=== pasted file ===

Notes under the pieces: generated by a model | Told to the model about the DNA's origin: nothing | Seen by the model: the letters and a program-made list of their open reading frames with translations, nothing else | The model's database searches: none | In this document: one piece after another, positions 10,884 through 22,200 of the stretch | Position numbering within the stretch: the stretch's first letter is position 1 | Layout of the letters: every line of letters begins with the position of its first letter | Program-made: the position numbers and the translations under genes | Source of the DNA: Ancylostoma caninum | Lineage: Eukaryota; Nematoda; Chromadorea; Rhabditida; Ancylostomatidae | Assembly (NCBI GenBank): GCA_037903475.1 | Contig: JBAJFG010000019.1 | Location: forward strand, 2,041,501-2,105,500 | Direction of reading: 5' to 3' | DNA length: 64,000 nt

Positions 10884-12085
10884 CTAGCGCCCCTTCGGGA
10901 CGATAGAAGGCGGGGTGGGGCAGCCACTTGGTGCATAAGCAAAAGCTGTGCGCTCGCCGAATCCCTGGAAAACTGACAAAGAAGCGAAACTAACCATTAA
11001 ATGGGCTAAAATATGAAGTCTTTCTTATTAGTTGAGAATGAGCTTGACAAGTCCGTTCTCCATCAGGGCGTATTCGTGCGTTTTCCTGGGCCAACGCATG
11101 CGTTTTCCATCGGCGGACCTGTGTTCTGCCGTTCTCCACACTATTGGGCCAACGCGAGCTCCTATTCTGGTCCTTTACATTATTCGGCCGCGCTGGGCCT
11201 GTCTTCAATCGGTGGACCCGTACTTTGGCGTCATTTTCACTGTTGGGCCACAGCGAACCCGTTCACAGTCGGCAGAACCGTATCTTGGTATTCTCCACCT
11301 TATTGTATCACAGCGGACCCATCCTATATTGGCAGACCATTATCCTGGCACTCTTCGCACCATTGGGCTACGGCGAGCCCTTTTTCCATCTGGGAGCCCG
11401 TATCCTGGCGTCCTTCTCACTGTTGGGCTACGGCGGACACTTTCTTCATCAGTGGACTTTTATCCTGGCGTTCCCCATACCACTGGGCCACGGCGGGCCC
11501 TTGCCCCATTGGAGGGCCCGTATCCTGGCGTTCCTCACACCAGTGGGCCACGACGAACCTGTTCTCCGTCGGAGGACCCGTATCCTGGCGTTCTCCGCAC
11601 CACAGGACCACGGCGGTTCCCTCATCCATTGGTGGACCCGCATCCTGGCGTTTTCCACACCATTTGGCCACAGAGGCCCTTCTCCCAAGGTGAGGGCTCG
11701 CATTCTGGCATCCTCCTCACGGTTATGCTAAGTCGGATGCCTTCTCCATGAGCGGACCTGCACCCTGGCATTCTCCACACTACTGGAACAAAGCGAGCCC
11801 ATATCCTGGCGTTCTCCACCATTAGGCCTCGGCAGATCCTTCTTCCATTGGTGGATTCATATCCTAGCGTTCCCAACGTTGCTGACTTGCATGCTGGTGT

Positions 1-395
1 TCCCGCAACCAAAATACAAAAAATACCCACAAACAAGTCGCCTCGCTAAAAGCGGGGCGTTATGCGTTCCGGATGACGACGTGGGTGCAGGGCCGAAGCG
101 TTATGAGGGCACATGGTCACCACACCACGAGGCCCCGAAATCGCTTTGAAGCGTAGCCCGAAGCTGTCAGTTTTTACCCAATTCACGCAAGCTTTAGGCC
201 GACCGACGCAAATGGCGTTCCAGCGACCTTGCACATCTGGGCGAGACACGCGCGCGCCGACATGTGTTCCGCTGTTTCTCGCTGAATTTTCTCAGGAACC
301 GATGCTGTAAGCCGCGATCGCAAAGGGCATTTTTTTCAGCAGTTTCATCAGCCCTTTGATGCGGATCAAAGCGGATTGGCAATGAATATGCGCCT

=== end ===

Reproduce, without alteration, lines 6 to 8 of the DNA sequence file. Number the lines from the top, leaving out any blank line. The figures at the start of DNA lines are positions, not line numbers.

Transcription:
11101 CGTTTTCCATCGGCGGACCTGTGTTCTGCCGTTCTCCACACTATTGGGCCAACGCGAGCTCCTATTCTGGTCCTTTACATTATTCGGCCGCGCTGGGCCT
11201 GTCTTCAATCGGTGGACCCGTACTTTGGCGTCATTTTCACTGTTGGGCCACAGCGAACCCGTTCACAGTCGGCAGAACCGTATCTTGGTATTCTCCACCT
11301 TATTGTATCACAGCGGACCCATCCTATATTGGCAGACCATTATCCTGGCACTCTTCGCACCATTGGGCTACGGCGAGCCCTTTTTCCATCTGGGAGCCCG